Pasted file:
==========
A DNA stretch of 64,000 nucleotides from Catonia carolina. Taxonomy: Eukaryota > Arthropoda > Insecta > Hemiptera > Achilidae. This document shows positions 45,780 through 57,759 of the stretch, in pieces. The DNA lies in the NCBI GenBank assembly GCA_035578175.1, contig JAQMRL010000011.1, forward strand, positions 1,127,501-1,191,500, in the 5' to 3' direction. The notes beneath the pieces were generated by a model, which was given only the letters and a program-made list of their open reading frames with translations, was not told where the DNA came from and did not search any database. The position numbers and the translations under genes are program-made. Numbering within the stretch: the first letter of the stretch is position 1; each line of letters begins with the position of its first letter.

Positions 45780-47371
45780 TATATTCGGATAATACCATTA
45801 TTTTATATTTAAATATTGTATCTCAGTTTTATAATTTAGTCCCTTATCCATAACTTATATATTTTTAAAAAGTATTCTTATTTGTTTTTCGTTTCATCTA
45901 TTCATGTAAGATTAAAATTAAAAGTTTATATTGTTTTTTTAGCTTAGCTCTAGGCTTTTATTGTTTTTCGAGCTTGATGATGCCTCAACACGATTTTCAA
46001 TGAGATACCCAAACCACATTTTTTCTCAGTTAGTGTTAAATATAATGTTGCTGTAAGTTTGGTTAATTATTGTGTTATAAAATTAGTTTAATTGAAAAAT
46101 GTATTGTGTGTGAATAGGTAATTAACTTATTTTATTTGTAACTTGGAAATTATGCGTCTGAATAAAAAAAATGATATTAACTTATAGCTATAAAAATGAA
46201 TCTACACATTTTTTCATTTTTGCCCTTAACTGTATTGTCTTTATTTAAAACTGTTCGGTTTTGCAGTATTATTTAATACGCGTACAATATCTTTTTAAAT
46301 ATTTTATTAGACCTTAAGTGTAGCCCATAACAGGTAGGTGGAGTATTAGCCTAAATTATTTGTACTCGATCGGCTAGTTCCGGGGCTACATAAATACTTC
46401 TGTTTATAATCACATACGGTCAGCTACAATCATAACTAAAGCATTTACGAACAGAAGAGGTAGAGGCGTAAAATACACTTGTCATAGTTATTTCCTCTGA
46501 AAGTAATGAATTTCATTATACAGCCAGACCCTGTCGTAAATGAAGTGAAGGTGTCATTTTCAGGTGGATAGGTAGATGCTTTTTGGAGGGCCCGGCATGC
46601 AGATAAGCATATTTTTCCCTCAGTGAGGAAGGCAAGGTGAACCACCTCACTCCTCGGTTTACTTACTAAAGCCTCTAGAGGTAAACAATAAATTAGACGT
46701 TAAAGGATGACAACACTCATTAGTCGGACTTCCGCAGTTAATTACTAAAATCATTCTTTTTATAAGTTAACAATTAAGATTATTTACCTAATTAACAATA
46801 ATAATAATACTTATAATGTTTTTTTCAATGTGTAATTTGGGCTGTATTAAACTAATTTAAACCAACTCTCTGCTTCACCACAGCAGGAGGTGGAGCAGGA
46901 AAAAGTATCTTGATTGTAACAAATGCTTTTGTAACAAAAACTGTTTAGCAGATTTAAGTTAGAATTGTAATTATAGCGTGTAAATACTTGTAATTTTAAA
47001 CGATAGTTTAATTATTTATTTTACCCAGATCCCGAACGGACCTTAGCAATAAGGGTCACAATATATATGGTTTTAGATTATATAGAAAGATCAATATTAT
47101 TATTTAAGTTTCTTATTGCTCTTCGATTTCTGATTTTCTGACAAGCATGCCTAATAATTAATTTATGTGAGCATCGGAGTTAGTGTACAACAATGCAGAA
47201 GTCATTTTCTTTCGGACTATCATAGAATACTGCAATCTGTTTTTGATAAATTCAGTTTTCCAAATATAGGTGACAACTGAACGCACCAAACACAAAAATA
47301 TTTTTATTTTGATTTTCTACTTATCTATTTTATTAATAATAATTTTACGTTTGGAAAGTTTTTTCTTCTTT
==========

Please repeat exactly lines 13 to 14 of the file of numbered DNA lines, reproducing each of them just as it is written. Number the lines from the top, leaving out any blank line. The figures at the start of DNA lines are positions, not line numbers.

46701 TAAAGGATGACAACACTCATTAGTCGGACTTCCGCAGTTAATTACTAAAATCATTCTTTTTATAAGTTAACAATTAAGATTATTTACCTAATTAACAATA
46801 ATAATAATACTTATAATGTTTTTTTCAATGTGTAATTTGGGCTGTATTAAACTAATTTAAACCAACTCTCTGCTTCACCACAGCAGGAGGTGGAGCAGGA